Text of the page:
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Pediatr Emerg Care. 2009 Mar;25(3):160-3. doi: 10.1097/PEC.0b013e31819a7e20.

Impact of an observation unit and an emergency department-admitted patient transfer mandate in decreasing overcrowding in a pediatric emergency department: a discrete event simulation exercise.

Author information

1
Division of Emergency Medicine, Department of Pediatrics, BC Children's Hospital, Vancouver, British Columbia, Canada. ghung@cw.bc.ca

Abstract

OBJECTIVES:

The primary objective was to examine the effects of a simulated observation unit (OU) and a transfer mandate for admitted patients on pediatric emergency department (PED) patient flow indicators. The secondary objective was to report on the occupancy rate of the simulated OU.

METHODS:

Simulations were conducted using a previously designed and validated discrete event simulation model of our PED operations. A simulated OU was designed, and an emergency department-admitted patient transfer mandate was developed and then applied to a discrete event simulation model. Four scenarios (regular PED operations with and without a 5-bed OU and transfer mandate in all combinations) were modeled.

RESULTS:

A combination of an OU and an emergency department-admitted patient transfer mandate resulted in reductions in time to be seen by a physician and length of stay in patients who were triaged with urgent or emergent presentations as compared with PED operations with neither an OU nor a transfer mandate. Small improvements in fractile response were observed for patients triaged with urgent presentations. The OU without the transfer mandate had a simulated occupancy rate of 73.1%. The inclusion of the transfer mandate reduced the occupancy rate to 48.1%.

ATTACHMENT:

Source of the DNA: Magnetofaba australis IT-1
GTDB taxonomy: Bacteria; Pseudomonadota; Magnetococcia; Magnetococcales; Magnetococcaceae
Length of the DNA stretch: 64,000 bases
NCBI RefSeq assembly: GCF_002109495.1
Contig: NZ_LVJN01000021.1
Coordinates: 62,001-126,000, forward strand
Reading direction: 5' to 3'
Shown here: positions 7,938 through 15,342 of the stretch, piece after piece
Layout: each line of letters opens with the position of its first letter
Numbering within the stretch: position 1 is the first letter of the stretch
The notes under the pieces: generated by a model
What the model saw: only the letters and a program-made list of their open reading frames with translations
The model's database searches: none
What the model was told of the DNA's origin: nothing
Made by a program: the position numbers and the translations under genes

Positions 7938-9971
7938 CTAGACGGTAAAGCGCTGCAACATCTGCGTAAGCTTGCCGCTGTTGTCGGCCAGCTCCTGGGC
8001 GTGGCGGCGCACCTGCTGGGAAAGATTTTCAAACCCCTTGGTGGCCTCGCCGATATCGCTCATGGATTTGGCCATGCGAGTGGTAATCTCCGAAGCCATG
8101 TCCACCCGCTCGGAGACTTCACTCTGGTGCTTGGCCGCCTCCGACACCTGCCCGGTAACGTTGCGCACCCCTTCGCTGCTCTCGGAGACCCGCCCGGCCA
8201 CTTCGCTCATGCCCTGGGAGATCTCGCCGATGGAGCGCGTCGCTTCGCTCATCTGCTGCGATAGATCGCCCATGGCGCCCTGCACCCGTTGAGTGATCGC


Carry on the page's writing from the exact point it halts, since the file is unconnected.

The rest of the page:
CONCLUSIONS:

Simulation scenario analyses predict that an OU and a transfer mandate would reduce overcapacity in the PED, with more substantial reductions in time to be seen and length of stay for patients of high acuity.

PMID:
19262424
DOI:
10.1097/PEC.0b013e31819a7e20
[Indexed for MEDLINE]

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